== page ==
The Nissan Note finds that elusive winning formula

Nissan Note
Nissan Note
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BLENDING the cheeky styling of a supermini with the practicality of a compact MPV ought to be a winning formula and so it proves in the pert shape of Nissan’s Note.

The latest round of revisions have added extra equipment to the mainstream variants, plus a new luxury version. What was already a solid package just got even more compelling.

I’d love to tell you how the Note’s engines have been completely revised and that it now handles like a sports coupe but, truth be told, Nissan merely handed the engineering department a request that the petrol engines in the Note be Euro V emissions compliant.

The driving experience is all but indistinguishable from the previous car’s, though if you overcook it on a wet road, you’ll be glad that ESP stability control is now standard on Acenta, Tekna and n-tec models.

If you bought a Visia, it might be wise to curb your enthusiasm as it doesn’t come with the ESP safety net.

Otherwise it’s as you were. The Note always feels enjoyably nimble on the road with suspension firm enough to resist roll and steering that’s light but accurate.

It’s perfect for nipping through the city streets and it inspires confidence thanks to good all-round visibility and a tight turning circle.

Three main engine choices are offered. Low mileage buyers will choose between a 87bhp 1.4-litre and 108bhp 1.6-litre powerplants, but those who might want to take their Notes further afield may want to consider the improved diesel engine, a 1.5-litre dCi common rail unit borrowed from the Micra range with 85bhp on tap.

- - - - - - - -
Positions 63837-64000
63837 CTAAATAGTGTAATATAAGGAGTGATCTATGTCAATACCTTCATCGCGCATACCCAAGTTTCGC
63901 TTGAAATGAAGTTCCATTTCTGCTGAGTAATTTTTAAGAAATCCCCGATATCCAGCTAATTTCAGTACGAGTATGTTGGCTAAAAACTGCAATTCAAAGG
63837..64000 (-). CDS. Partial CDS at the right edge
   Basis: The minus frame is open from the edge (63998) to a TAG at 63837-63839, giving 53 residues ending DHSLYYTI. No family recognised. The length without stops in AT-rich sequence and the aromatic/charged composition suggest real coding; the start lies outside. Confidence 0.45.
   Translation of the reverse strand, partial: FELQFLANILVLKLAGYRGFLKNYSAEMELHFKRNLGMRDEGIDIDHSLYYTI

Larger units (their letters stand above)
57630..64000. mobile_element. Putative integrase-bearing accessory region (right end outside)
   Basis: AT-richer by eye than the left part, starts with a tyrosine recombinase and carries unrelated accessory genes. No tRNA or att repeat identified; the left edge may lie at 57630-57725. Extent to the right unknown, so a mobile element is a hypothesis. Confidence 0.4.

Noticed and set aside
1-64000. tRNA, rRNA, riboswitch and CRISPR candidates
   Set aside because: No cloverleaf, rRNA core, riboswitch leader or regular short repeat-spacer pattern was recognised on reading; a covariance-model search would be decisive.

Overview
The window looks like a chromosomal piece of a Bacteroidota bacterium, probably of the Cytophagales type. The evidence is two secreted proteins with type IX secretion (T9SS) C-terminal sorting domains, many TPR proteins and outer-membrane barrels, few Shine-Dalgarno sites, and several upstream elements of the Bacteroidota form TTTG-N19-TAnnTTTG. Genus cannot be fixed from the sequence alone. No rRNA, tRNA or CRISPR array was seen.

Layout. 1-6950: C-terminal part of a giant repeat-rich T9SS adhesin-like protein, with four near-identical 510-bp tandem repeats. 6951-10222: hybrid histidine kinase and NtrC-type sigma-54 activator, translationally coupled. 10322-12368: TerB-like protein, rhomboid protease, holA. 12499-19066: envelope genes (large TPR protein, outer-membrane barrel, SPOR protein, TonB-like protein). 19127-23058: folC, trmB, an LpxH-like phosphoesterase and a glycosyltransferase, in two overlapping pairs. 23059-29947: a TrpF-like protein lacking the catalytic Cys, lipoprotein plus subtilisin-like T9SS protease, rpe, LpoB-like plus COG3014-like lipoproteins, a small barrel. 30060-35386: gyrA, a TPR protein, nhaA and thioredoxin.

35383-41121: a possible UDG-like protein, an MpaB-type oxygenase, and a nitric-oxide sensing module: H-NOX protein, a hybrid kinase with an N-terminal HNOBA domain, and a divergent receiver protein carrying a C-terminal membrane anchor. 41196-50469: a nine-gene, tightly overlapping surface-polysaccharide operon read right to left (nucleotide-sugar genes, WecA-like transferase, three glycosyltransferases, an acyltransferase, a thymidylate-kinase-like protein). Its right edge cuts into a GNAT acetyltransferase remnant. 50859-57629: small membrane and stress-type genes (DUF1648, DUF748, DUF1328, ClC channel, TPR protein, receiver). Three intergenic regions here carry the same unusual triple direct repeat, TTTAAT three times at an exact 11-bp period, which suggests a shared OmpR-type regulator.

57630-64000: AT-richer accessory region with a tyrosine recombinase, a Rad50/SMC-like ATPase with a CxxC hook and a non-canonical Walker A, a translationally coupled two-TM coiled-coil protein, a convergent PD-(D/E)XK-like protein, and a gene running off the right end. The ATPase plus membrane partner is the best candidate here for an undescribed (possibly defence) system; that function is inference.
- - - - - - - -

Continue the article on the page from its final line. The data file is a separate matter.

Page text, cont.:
One interesting but useless nugget of information is that this car was designed by Toyota – Taiji Toyota that is – one of Nissan’s most talented stylists. He’s done a good job too, managing to avoid the formulaic box-on-wheels shape that afflicts some of the Nissan NOTE’s contemporaries.

On paper, this car is roughly equivalent in size to its immediate rivals at just under four metres long, 1.53m high and 1.69m wide.

In the metal however, it appears lower and longer with minimal rear overhang and quite a pronounced nose protruding at the front.

On this resides a slatted grille similar to that first seen on Nissan’s Murano 4x4 as well as a pair of bulbous headlamps. The Note is squared-off at the rear with the natural roofline taking an unusual last-minute jerk upwards to maximise cargo capacity in the back.

When they tested Nissan’s Note, ‘Which?’ magazine decided that ‘a well equipped Nissan Note is all the car you’ll ever need’. If you’re looking for a compact family car, that’s as good a recommendation to start with as any.

There’s no doubt that manufacturing a truly practical small car is a difficult thing to do, especially when that practicality must come along with all the other things that buyers have come to expect from their urban runabouts.

Despite this, Nissan appear to have ticked all the key boxes with their NOTE. It’s well-equipped, versatile, fun to drive and affordable - the diesel models in particular offering a tempting ownership proposition if you can justify the premium over petrol power.

Now it’s up to all the other car manufacturers to come up with something better. It may take them a while.

FACTS AT A GLANCE

CAR: Nissan Note range

PRICES: £11,300 - £15,300

INSURANCE GROUPS: 10-15

CO2 EMISSIONS: 110-159g/km

PERFORMANCE: [1.5 dCi] 0-62 12.8s / top speed 104mph

FUEL CONSUMPTION: [1.5 dCi] (urban) 56.5 (extra urban) 76.3 (combined) 67.3mpg

STANDARD SAFETY FEATURES: ABS, twin front and side airbags

WILL IT FIT IN YOUR GARAGE?: Length/Width/Height mm 4100/1690/1550

WHO TO SEE

Yeomans Nissan,

5 Edward Road, Eastbourne,

East Sussex, BN23 8AS

Tel: 01323 512855

www.yeomans.co.uk/nissan